Red Bull Racing team principal Christian Horner says his technical staff should take it as a compliment that rival outfits keep complaining about design aspects of its RB6.
With the latest technical dispute revolving around possible flexing of the front wing on Red Bull Racing's car, Horner says he is far from worried about the continual sniping.
And although rival teams have questioned a host of design aspects of the RB6 - including its suspension, diffuser, potential active ride, and camera mountings - Horner says all that matters is that the car remains quick and legal.
"There haven't been many bits they haven't complained about," said Horner in the wake of the team's front wing design getting the all-clear from the FIA after the German Grand Prix. "I suppose there is always the paint colour, or something like that.
"A lot of fuss has been made about the front wing - this week it is the front wing, last week it was the diffuser, the week before it was the suspension, the week before that it was active ride height.
"At the end of the day we are very happy that the car complies with the regulations and the tests that the FIA have carried out. The car is in compliance with the regulations, and I think the technical team should take it is a compliment when others are questioning the legality."
The RB6 has been the fastest car this season, having taken pole position in 10 out of the 11 races held so far, but it has not delivered such dominant form in the races.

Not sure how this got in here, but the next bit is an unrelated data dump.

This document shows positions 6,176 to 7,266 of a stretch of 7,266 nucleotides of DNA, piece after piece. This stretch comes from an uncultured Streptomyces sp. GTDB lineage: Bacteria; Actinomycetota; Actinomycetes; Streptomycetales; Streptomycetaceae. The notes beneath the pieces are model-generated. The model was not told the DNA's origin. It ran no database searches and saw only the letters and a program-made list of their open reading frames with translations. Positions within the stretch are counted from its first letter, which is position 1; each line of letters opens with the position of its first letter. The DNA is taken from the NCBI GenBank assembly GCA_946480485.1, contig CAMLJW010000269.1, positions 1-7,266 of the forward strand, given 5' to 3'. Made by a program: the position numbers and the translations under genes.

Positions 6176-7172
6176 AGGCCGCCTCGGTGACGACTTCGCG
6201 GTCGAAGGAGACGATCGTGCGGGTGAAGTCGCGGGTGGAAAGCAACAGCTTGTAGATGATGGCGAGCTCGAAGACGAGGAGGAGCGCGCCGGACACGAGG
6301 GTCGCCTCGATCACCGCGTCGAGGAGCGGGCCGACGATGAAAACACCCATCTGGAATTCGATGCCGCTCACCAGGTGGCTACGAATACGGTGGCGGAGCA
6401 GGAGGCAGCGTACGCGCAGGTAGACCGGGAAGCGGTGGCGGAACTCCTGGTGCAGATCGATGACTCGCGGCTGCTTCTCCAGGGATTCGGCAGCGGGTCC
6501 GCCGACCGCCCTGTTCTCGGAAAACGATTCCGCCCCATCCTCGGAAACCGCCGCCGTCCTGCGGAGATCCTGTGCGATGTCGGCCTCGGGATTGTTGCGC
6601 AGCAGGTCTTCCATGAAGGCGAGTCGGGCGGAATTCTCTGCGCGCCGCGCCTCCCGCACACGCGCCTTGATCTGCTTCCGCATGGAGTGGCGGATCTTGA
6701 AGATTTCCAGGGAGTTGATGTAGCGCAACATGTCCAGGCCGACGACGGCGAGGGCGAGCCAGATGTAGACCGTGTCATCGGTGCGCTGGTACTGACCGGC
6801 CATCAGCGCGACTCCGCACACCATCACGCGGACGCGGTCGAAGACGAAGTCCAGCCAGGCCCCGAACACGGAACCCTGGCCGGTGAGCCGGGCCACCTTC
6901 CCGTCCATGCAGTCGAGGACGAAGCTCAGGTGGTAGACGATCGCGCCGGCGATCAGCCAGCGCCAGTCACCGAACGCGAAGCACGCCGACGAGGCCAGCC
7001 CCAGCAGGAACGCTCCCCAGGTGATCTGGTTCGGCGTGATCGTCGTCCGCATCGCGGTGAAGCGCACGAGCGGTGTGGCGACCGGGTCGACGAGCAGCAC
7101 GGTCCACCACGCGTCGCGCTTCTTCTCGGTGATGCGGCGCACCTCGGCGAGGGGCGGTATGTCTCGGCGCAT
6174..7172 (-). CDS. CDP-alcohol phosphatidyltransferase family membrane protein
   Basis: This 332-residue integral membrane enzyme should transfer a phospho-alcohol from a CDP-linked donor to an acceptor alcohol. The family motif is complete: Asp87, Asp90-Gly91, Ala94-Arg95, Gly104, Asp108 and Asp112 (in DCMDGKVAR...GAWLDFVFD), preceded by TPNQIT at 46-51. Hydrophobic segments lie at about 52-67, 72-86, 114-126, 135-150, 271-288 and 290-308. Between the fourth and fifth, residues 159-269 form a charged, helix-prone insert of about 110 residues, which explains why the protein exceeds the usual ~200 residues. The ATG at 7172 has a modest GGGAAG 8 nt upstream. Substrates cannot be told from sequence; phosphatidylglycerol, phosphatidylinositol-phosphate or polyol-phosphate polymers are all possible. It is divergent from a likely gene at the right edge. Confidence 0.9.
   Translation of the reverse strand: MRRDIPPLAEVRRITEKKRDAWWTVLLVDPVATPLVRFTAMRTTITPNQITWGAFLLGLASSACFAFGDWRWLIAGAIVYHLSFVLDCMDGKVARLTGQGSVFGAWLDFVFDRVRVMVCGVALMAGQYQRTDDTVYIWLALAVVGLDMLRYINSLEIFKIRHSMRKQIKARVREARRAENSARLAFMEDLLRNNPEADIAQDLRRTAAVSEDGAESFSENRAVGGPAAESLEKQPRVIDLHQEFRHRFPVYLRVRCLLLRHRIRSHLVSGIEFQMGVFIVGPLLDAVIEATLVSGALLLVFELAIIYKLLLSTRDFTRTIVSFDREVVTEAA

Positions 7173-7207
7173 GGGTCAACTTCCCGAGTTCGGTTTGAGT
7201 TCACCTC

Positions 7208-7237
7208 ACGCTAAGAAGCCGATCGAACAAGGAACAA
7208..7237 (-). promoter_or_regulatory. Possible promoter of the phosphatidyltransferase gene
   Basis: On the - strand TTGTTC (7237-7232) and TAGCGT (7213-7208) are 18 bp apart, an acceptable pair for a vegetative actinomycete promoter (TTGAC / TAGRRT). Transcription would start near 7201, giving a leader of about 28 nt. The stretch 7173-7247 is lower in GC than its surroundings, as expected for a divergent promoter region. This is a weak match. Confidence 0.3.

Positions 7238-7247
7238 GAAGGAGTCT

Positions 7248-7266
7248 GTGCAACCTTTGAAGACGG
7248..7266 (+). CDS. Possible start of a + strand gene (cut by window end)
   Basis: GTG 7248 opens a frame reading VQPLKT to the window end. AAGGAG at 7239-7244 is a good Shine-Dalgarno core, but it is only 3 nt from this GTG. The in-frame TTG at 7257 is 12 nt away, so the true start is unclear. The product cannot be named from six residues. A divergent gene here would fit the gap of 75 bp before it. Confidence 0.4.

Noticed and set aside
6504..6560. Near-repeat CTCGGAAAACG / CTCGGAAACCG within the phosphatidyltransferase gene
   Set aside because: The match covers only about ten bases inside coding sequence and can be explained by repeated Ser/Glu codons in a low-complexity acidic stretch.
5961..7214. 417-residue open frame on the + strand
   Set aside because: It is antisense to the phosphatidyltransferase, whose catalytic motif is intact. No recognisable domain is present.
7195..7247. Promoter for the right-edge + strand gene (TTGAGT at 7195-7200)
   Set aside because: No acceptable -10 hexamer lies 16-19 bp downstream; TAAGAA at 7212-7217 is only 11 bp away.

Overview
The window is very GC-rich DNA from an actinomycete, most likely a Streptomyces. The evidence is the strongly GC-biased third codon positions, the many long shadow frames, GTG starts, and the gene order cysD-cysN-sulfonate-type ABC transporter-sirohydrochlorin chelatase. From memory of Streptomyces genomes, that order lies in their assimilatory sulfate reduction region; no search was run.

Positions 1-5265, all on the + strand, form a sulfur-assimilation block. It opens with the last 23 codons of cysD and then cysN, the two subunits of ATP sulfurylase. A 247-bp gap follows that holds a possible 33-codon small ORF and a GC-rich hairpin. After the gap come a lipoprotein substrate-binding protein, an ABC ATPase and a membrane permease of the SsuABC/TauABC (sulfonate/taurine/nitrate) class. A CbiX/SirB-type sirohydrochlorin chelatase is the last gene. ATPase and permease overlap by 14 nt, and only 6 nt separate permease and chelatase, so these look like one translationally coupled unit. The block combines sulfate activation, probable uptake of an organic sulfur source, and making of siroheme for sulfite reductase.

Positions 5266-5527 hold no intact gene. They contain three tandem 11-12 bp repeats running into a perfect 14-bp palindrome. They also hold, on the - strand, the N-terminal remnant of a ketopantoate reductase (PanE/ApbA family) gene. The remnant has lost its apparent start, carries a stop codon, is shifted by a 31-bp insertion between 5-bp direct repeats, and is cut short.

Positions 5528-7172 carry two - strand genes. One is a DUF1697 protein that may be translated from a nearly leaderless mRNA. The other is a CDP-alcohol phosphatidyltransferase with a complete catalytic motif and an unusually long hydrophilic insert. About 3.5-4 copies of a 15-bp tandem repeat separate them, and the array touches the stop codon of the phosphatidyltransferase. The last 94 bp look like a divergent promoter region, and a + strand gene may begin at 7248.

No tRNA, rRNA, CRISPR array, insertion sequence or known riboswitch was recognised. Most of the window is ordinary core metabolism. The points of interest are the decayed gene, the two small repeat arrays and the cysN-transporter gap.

Horner believes that the title fight between McLaren, Red Bull Racing and Ferrari remains wide open - and that consistency over the remainder of the season will be key.
"I think the points are deceptive because the gaps look bigger than they actually are under the new points-scoring mechanism," he explained. "You have five drivers who look like they are very much in contention, and three teams.
"I think it will be fascinating over the next eight races to see what happens. There will be some circuits that will hopefully suit us, some that suit McLaren and some that suit Ferrari. Whoever does the most consistent job over the next eight races will ultimately come out on top."
When asked about his feelings for the Hungarian GP, Horner said: "I think it is going to be very interesting this weekend because we believe we should be strong here.
"It is a tight and twisty circuit and we made good progress in medium speed corners and slow speed between the evolution from RB5 and RB6, as we demonstrated at circuits such as Monte Carlo this year.
"We are confident we should be competitive, and it is going to be interesting to see who our main rival is, whether it is Ferrari or if it is McLaren. Ferrari looks like it has found some form with its car at the moment and Fernando has always been quick here, but we are confident we can have a good weekend."